The Undertaker’s Daughter by Kate Mayfield
After Kate Mayfield was born, she was taken directly to a funeral home. Her father was an undertaker, and for thirteen years the family resided in a place nearly synonymous with death. A place where the living and the dead entered their house like a vapor. The place where Kate would spend the entirety of her childhood. In a memoir that reads like a Harper Lee novel, Mayfield draws the reader into a world of Southern mystique and ghosts.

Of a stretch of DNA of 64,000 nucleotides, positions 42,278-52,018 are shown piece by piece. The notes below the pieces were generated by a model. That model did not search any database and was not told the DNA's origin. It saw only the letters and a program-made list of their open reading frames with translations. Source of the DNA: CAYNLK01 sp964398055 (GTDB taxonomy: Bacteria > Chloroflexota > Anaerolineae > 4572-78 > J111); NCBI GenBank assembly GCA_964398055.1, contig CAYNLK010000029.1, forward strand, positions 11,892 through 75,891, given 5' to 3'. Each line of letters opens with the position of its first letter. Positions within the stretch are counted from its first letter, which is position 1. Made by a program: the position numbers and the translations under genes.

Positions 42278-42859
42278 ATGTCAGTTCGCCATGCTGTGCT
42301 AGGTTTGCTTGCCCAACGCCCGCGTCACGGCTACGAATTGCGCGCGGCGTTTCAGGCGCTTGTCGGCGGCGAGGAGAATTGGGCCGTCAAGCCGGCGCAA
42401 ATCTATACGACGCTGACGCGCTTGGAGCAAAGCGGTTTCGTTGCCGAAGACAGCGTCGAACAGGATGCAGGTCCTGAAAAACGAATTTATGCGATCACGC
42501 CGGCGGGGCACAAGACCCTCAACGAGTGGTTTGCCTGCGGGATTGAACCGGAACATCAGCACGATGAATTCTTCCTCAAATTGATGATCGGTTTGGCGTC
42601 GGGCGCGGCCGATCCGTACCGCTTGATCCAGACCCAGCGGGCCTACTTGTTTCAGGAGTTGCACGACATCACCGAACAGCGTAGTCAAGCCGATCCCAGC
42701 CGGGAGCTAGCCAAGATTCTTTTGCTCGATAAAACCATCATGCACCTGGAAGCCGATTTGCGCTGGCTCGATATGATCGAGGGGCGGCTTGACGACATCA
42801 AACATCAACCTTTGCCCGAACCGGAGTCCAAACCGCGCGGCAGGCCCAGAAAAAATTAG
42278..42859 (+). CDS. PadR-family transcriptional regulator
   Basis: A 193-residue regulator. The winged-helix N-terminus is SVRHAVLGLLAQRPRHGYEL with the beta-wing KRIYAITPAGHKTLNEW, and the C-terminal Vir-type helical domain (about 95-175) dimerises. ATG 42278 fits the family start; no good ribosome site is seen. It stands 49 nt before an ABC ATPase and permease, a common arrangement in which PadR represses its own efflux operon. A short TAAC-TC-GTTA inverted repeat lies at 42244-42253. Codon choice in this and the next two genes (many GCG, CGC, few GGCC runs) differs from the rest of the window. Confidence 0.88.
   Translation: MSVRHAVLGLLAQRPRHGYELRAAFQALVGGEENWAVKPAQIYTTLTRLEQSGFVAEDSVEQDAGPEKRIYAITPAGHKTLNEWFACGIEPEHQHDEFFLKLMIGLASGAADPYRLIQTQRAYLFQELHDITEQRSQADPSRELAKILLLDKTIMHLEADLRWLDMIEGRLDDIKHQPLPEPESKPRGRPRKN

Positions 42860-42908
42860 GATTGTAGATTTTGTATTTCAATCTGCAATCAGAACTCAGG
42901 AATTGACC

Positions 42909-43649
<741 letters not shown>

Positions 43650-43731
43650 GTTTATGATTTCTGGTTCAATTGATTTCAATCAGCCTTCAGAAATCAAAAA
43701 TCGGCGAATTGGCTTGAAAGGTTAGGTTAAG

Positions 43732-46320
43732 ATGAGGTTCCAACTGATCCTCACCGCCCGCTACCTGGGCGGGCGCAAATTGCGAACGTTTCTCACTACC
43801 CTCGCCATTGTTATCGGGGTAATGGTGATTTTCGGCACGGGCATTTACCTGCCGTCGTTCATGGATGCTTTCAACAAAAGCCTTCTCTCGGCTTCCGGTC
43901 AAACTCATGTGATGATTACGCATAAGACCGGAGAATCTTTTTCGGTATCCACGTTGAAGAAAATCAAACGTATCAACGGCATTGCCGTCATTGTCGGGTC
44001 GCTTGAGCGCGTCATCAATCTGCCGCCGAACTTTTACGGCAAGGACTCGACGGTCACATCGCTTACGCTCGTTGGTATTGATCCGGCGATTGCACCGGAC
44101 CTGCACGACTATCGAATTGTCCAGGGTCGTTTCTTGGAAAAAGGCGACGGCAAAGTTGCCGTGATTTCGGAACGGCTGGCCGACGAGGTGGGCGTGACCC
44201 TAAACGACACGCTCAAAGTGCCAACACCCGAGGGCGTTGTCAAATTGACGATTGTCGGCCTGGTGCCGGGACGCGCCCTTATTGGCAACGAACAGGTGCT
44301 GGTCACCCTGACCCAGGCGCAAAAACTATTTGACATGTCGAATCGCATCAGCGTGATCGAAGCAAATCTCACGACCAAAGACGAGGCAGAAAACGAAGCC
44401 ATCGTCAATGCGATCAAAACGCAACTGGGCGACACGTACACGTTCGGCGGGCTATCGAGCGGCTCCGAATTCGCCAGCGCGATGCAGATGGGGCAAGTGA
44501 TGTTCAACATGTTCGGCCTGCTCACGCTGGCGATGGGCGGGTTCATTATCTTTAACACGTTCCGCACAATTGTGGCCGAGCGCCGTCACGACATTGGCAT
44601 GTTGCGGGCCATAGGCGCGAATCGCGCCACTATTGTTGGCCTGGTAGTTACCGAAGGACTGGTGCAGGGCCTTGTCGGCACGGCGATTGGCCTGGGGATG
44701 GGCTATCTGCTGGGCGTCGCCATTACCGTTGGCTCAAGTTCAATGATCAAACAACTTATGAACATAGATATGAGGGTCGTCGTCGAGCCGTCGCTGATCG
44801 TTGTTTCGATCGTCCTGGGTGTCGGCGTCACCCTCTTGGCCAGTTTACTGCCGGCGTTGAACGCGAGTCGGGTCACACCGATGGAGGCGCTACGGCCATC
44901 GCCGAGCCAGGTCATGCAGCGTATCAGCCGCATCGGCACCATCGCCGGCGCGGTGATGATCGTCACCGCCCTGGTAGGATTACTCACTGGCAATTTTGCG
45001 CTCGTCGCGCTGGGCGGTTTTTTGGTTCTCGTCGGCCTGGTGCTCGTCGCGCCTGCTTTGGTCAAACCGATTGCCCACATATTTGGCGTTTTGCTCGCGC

Kate’s father set up shop in a small town where he was one of two white morticians during the turbulent 1960s. Jubilee, Kentucky, was a segregated, god-fearing community where no one kept secrets, except the ones they were buried with. By opening a funeral home, Kate’s father also opened the door to family feuds, fetishes, and victims of accidents, murder, and suicide. The family saw it all. They also saw the quiet ruin of Kate’s father, who hid alcoholism and infidelity behind a cool, charismatic exterior. As Mayfield grows from trusting child to rebellious teen, she begins to find the enforced hush of the funeral home oppressive, and longs for the day she can escape the confines of her small town.